Salman Rushdie’s Concept of Wholeness in the Context of the Literature of India

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Wholeness then can be understood as variety, versatility and complexity. Self-development occurs through the conscious integration of new facets, by our openness to change and by a certain control of our thoughts, emotions and inclinations. Instead of using words like uniformity or harmony, we should rather speak of integrated complexity. If parts of our selves are not integrated or if they are emphasised in a one-sided way, they prove to be an obstacle in achieving wholeness. They need to engage in a wellbalanced interaction with other aspects, which they do not dominate. We can illustrate this interaction between the various parts of the self by using an approach of Gestalt-psychology, which conceives the self as equilibrated structure. 1 This term describes a system of transformation, which regulates itself by striving towards equilibrium. Wholeness should also be seen as a relative instead of an absolute concept. Only then does it make sense to speak of the aim of working towards “greater wholeness”2 . In addition, we then start to regard individuals as agents who are responsible for their own lives.

Returning to my initial mentioning of wholistic approaches to individual wellbeing, I want to take up their notions of the interconnectedness between body, mind and conscience, a stance I have also purported in this study. Health in this approach leads to physical and psychological wholeness, which reflects balance between external and internal environments. 3 Consciousness of our human needs is involved here, which refers to both our physiological needs such as the need for food, sexual satisfaction and freedom from pain as well as our psychological needs like the need to be appreciated by and to be close to someone and spiritual needs like that of mental growth and enlargement. Only if we recognise our needs can we start a process of integrating them into a whole and, by then acting on them in a controlled way, become more healthy beings and especially more stable and secure in our selves. We thus attempt to maximise our potential. This includes also following our own goals and taking responsibility of our environment, which extends to other living beings that we interact with. The part of my study that focuses on Anglo-Indian texts has shown that wholeness is sometimes difficult to attain though.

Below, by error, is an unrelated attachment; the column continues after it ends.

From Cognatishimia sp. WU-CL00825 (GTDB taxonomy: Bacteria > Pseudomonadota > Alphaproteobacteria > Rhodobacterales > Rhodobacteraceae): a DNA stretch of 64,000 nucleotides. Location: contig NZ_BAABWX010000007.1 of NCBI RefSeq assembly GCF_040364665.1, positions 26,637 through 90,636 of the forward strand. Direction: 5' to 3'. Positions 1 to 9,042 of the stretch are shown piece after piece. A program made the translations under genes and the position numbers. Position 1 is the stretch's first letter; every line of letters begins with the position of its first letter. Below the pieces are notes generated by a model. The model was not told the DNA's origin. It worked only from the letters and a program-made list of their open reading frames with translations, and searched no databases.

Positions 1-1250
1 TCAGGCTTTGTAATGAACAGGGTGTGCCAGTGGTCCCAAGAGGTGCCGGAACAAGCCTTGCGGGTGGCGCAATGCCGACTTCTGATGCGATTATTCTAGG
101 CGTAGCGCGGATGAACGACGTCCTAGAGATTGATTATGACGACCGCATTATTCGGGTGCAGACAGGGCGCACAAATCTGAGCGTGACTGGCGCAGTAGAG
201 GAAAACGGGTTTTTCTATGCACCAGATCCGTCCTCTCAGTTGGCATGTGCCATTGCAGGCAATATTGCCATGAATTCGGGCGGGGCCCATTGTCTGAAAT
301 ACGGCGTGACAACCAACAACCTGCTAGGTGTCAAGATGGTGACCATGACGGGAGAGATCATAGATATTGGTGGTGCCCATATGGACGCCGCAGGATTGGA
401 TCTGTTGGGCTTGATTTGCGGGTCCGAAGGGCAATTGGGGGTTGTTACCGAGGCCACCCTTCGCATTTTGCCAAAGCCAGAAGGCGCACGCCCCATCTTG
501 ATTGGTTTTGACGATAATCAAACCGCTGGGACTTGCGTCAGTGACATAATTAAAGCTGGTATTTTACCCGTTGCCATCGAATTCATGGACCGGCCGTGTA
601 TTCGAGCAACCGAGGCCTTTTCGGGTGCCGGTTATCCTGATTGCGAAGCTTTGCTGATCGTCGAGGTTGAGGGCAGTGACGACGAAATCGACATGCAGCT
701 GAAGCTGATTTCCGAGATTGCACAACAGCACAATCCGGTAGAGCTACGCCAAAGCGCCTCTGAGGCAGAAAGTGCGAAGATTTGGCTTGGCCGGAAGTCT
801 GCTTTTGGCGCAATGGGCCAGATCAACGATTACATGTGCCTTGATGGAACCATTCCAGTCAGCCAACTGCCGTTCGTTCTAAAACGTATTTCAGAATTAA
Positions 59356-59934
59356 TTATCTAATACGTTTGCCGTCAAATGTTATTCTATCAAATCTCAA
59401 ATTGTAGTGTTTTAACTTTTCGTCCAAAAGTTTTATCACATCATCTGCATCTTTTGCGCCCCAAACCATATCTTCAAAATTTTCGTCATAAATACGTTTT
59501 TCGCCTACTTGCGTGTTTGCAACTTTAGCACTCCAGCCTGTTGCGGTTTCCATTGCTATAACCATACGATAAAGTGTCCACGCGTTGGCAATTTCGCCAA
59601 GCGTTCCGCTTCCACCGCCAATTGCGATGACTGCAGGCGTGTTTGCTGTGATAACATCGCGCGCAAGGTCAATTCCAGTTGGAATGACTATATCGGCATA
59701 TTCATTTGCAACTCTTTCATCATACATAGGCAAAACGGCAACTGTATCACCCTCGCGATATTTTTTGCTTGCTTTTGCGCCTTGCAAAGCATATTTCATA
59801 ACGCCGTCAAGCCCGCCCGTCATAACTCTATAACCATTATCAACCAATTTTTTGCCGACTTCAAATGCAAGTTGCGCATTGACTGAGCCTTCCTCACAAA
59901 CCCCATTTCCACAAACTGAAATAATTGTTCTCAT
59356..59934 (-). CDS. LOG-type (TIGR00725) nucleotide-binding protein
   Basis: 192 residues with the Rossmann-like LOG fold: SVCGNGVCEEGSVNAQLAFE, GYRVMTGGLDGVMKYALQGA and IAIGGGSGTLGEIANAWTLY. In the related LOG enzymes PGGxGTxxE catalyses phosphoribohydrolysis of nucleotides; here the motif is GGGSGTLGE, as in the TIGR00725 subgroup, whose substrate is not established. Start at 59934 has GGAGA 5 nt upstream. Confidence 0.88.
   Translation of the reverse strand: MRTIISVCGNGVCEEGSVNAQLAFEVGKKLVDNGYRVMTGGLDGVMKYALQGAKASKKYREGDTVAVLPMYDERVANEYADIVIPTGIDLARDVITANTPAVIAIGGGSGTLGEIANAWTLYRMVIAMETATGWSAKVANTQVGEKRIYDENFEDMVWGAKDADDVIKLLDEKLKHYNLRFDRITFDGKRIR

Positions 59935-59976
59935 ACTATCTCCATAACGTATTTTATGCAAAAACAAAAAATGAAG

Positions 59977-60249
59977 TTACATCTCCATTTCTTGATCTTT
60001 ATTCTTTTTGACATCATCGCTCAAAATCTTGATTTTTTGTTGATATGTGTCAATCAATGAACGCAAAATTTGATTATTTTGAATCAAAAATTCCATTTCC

This is particularly obvious in the colonial situation, which describes power-situations in which individuals are subjugated and often deprived of their humanity and individuality. Unsurprisingly, it has also frequently been difficult for individuals during the years after Independence to find and ascertain their own worth and values, which would have necessitated giving up the belief in the once-established hierarchical relations between the former colonizers and the colonised. The confusion most individuals experienced in this context has sometimes led to the adoption of radical forms of nationalism. Colonial policy has aggravated violent nationalisms between Indian groups, such as Hindu nationalism by making apparent differences blatantly obvious. However, Indian society itself has also often imposed restrictions on or has erected barriers between persons. These barriers have been strong between religious and ethnic groups where a person is expected to clearly be on one side. Individuals are also strictly categorised on the basis of caste, status and class and, although these divisions have partly loosened, they still exist and, as a result, reduce persons to some functional roles associated with the respective cause of division. Another crucial factor in Indian society has been the allocation of clearlydefined gender roles, which do often not leave much room for individual variation.